What Causes Eye Floaters and What Can You Do About These Pesky Natural Substances in Your Eye?
What causes eye floaters? That thought probably goes through your mind every time one drifts randomly into your field of vision. The good news is that although floaters may be distracting, they're generally not harmful to your health.
We all have a natural jellylike material in our eyes called the vitreous humor. This material is situated behind the eye's lens and in front of the retina. When we are young, the vitreous humor has a gel-like consistency, but as we age, it begins to break down and bits of vitreous start to "float" behind the eye's lens. They may show up as random spots or blobs that are dark in color in your field of vision. You may only suffer from one pesky floater, or you may have hundreds of eye floaters, which causes some people to characterize their vision as having a cobweb appearance.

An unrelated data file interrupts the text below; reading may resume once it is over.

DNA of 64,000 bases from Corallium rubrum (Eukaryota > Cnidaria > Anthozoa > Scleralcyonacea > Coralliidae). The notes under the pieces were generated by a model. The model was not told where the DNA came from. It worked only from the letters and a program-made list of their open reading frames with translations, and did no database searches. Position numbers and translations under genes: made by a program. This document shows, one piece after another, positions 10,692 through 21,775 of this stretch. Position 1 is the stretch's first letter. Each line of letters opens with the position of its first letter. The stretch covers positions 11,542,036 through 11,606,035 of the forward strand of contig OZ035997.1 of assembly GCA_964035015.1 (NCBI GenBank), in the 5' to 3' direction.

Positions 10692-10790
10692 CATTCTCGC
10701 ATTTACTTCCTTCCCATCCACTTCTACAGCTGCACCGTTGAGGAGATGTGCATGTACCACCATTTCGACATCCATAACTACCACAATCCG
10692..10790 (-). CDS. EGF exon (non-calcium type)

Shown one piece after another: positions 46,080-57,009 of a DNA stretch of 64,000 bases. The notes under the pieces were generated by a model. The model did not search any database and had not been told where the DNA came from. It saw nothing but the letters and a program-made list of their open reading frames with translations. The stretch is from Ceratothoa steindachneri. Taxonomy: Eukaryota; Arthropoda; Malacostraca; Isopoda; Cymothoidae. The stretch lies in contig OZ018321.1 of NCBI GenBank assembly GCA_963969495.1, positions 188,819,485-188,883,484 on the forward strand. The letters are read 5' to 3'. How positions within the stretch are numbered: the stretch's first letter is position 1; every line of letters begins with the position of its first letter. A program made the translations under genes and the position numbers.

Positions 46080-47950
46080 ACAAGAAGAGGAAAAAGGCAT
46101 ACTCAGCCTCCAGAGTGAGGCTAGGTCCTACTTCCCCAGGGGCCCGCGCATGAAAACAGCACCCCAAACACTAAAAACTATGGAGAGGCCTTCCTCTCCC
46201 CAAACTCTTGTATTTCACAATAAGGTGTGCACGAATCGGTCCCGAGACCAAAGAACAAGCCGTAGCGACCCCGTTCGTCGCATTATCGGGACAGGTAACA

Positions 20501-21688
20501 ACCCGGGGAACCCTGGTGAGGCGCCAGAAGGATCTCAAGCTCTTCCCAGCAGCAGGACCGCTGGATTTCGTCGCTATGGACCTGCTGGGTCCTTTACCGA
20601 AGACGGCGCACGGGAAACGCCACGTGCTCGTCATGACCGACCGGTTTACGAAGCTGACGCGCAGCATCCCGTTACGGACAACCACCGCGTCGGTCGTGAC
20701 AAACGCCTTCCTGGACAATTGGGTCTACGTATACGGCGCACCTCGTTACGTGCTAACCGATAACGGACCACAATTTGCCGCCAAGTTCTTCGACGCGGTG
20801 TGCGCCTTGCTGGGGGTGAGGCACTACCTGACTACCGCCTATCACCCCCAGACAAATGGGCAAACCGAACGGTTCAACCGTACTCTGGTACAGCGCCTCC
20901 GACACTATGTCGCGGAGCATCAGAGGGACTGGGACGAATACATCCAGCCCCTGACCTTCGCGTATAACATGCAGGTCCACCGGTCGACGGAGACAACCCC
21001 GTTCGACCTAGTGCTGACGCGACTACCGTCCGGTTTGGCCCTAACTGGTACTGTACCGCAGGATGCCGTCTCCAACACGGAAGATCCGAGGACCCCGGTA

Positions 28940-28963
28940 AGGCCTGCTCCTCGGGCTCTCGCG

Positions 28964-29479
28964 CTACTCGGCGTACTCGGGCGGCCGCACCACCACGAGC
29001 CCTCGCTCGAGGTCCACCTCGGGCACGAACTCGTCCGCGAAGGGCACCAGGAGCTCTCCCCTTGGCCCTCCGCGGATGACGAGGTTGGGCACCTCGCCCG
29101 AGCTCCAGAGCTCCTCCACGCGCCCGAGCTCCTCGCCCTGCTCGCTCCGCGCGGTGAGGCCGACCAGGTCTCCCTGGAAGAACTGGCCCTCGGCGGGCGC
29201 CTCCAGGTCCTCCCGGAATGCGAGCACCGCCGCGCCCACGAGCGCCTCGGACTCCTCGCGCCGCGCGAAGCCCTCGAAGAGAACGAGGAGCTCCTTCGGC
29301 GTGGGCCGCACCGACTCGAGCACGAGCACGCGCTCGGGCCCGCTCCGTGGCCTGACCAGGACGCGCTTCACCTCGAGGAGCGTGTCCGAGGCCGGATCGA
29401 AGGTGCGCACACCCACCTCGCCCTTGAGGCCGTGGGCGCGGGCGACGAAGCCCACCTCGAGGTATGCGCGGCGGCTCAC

What you see when a "floater" appears in your field of vision is not the floater itself but the shadows of loose vitreous material that are picked up by your eye when one passes through to the retina. This shadow effect is what causes eye floaters to show up while you are under bright indoor lights, sunlight, or when you are in front of a computer screen.
Eye floaters have been linked to a variety of conditions including:
- Nearsightedness (having trouble seeing distances)
- Eye injuries
- Cataract surgeries
- Food allergies
Like with most health problems, the best medicine may be preventive measures. Taking care of your body and eyes now may help you avoid or slow down the progression of conditions later. Along with taking care to cover your eyes in sunlight, you may also want to consult a professional about developing a diet plan geared toward ocular health.